Return to Main Page   Dakota Birder Blog    

American Golden Plover

Pluvialis dominica

Length: 10 - 11 inches Wingspan: 18 - 22 inches Seasonality: Migrant
ID Keys: In summer, dark below, dark face, white stripe over eye extending down the neck, dark upperparts with dappled golden spots

American Golden Plover - Pluvialis dominicaThe American Golden Plover is one of the longest-distance migrants, summering on the Arctic Tundra, and wintering in southern South America. They are most commonly found in South Dakota during the spring migration, as most fall birds fly directly from eastern Canada to South America. However, small numbers are sometimes found during the fall migration in the state. 

While large flocks can sometimes be seen during the spring migration, American Golden Plover were once much more common than it is presently. Hunting pressure in the 19th century and habitat loss since then have presented challenges for the species. Recent trends have again started to show a decline in overall numbers, although there are no serious conservation concerns yet.


During migration through South Dakota, generally found on plowed fields and prairies with short or grazed grass.  They are only occasionally found on mudflats and marshy areas.  Breeds on the Arctic Tundra in summer.


Primarily feeds on insects.  Will also feed on seeds, small crustaceans, small mollusks, and occasionally berries.


Often found foraging on the ground in plowed fields and other agricultural land, as well as heavily grazed areas. 


The nest of an American Golden Plover is a shallow scrape on the ground in the tundra, lined with mosses and other bits of vegetation.  Three or four eggs are laid, tightly placed in a circle in the nest to aid retention of warmth.  Males incubate the eggs during the day, while females incubate them at night. The young hatch after about 4 weeks.

Interactive eBird Map:

Click to access an interactive eBird map of American Golden Plover sightings

Song: The primary call is a loud, rich whistling quee-dol

1Click here to hear the alarm calls of an American Golden Plover

2Click here to hear another calling American Golden Plover

3Click here to hear the interaction calls of three American Golden Plover on their breeding grounds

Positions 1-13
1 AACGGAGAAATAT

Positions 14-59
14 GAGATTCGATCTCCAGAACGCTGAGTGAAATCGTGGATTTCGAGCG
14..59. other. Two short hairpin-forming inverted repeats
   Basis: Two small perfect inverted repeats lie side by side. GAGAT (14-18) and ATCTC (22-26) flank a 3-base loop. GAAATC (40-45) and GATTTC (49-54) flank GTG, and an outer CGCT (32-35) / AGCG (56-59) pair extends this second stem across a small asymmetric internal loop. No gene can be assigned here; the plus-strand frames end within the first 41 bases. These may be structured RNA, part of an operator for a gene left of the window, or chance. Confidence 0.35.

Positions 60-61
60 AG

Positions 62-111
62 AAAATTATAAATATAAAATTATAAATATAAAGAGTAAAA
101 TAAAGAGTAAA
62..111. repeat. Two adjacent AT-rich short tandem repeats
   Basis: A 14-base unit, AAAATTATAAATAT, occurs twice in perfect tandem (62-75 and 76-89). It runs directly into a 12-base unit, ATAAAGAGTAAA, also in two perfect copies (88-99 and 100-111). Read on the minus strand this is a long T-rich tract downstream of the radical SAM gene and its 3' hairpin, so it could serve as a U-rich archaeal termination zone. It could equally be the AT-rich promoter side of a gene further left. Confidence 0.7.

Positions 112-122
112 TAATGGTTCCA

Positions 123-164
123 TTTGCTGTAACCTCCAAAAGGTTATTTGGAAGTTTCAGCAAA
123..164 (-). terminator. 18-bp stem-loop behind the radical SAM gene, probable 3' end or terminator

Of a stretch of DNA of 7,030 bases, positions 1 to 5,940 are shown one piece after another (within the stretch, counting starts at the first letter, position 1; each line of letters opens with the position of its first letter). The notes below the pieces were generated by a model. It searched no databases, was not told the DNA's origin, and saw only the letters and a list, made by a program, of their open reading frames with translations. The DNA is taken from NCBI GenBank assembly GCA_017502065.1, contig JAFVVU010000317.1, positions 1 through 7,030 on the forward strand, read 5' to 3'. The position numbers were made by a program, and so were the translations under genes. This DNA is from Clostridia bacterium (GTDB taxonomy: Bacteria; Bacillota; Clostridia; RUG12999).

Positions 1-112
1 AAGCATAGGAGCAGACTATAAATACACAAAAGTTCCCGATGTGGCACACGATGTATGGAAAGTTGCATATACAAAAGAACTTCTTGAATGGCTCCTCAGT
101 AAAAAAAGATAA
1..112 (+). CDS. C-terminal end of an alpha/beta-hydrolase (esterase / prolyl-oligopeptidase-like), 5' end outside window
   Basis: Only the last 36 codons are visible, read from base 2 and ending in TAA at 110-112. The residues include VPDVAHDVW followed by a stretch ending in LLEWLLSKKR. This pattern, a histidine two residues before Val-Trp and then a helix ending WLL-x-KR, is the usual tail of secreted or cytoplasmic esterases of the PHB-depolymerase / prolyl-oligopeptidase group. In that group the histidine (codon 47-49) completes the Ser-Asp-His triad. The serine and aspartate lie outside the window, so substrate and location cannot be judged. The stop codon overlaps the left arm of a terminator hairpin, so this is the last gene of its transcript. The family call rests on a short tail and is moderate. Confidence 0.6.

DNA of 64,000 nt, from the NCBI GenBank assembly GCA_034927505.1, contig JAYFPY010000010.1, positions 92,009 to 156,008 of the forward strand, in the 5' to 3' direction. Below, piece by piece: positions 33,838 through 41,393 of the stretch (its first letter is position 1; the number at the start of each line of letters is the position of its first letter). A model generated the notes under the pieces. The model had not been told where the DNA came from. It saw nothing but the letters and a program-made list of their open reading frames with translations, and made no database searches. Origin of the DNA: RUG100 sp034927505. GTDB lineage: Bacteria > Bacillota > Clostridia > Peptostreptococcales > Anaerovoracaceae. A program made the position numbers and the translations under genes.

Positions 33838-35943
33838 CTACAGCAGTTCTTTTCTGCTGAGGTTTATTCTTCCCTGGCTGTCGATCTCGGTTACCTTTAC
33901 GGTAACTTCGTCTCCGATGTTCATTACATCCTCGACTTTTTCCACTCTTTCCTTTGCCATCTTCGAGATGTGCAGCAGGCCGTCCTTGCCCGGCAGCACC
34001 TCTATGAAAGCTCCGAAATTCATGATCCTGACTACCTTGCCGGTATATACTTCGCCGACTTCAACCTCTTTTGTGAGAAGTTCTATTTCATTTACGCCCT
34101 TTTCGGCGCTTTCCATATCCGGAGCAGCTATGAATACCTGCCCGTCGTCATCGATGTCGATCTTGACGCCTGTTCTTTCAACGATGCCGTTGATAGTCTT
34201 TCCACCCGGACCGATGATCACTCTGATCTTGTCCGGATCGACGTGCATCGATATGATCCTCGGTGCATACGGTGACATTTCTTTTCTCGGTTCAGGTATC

A long-distance migrant, summering in the Arctic Tundra, and wintering in South America. American Golden Plovers could be seen in either spring or fall migration in South Dakota, but they are generally more common in the spring.

Similar Species:

American Golden Plovers are potentially confused with other plover species, including at least one that may also be found as a migrant in South Dakota.

South Dakota "Hotspot"

Numbers migrating through South Dakota seem to vary substantially from year to year.  There's no reliable location to always find them, but they often are found in wet or flooded farm fields during the spring migration. They can also be found near shallow water with nearby mudflats.

Conservation Status:  

Populations were decimated due to 19th-century hunting pressures.  Numbers have never recovered to historical levels, and diminishing habitat in their South American wintering grounds is possibly causing further declines, as systematic surveys record a declining trend in recent  years. Despite the declines, populations still are relatively strong, they are found across a broad geographic area, and they are relatively common in parts of their range. The IUCN considers the American Golden Plover to be a species of "Least Concern".

Further Information:

1) BirdWeb - American Golden Plover

2) Audubon - American Golden Plover

3) WhatBird - American Golden Plover

Photo Information:

Photo taken on May 12th, 2018 - Lincoln County, South Dakota - Terry Sohl

Audio File Credits:

1Patrik Aberg. Recorded near Nome, Alaska on June 6th, 2017. Original recording and information available from xeno-canto.

2Frank Lambert. Recorded in Valdez-Cordova County, Alaska on June 8th, 2015. Original recording and information available from xeno-canto.

2Andrew Spencer. Recorded near Nome, Alaska on May 25th, 2013. Original recording and information available from xeno-canto.

Click on the map below for a higher-resolution view
Range Map - American Golden Plover
South Dakota Status: Common spring and uncommon fall migrant in the eastern half of the state, rare to accidental migrant in the western half
Additional American Golden Plover Photos
Click for a higher-resolution version of these photos